Facebook’s bug bounty program has paid big dividends over the years, as the company rewards private researchers for uncovering flaws in its own system. And this week, a pretty major one came to light. According to reports, Facebook awarded $30,000 to a security researcher for uncovering vulnerabilities in Instagram’s privacy features.
The vulnerability would’ve allowed hackers to view private content without following a user’s account. It also would’ve allowed them to extract the addresses of Facebook pages linked to an Instagram account.
“This bug could have allowed a malicious user to view targeted media on Instagram. An attacker could have been able to see details of private/archived posts, stories, reels, IGTV without following the user using Media ID,” bug bounty hunter Mayur Fartade wrote in a blog post. “Data of users can be read improperly… an attacker could store the details about specific media and later filter which are private and archived.”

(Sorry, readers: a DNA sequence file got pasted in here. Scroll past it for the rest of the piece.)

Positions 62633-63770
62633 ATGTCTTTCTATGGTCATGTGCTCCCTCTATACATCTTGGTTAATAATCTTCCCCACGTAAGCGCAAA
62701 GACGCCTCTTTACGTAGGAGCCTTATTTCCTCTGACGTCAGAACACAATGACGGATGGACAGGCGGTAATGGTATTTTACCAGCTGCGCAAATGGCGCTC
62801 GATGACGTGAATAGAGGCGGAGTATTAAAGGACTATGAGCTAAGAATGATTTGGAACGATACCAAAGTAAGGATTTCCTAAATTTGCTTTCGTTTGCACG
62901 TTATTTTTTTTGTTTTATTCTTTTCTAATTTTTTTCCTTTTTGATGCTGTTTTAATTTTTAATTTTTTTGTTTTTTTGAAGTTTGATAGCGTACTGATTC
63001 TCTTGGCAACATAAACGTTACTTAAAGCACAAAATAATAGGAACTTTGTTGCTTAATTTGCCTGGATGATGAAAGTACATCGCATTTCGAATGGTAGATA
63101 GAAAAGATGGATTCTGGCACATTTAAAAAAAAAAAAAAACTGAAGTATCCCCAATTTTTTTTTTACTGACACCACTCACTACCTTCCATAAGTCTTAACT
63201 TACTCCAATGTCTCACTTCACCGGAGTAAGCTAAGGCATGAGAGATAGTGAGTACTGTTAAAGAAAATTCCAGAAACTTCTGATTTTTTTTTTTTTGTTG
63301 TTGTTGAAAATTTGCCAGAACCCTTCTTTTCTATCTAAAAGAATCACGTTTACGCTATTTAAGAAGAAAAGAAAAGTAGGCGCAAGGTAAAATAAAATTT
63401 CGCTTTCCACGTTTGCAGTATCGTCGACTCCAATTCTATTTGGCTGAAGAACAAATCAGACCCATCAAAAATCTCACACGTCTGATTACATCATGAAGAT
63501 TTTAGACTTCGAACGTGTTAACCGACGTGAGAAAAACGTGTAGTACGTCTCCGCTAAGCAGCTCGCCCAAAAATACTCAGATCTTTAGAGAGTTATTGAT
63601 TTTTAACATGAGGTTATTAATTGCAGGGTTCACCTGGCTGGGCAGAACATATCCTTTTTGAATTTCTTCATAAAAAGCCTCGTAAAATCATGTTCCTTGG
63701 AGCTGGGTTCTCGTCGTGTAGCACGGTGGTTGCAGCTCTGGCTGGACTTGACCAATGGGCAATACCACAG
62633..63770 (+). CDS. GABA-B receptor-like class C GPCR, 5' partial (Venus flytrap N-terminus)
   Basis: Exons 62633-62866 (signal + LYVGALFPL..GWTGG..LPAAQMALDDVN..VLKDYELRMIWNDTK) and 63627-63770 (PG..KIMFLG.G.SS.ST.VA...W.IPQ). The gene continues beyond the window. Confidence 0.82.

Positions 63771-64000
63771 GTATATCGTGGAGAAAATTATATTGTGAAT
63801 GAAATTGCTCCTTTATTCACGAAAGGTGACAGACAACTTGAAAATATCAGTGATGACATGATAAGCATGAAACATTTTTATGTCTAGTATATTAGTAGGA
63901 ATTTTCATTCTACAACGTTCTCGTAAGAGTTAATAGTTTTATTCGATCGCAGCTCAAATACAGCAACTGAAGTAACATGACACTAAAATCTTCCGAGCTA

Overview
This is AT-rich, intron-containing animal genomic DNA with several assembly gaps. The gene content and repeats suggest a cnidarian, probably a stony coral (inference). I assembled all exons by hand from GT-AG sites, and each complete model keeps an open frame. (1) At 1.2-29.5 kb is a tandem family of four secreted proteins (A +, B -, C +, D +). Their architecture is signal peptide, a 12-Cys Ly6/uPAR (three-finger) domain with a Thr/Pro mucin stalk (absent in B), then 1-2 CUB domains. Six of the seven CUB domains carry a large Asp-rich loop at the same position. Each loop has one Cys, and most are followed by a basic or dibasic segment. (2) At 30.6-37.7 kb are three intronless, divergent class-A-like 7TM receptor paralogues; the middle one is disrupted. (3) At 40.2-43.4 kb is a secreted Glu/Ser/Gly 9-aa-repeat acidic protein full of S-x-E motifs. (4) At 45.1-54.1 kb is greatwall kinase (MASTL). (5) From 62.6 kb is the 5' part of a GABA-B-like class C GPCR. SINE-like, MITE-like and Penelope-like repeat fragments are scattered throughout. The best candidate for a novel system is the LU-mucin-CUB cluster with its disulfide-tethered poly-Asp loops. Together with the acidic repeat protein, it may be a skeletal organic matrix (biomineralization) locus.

The fact that Facebook awarded Fartade $30,000 speaks to how serious this issue could’ve been. Of course, it would be nice if a company with the resources of Facebook could adequately take care of its own problems without needing to rely on outside help. But at least there are enough researchers out there willing to dedicate themselves to protecting users.
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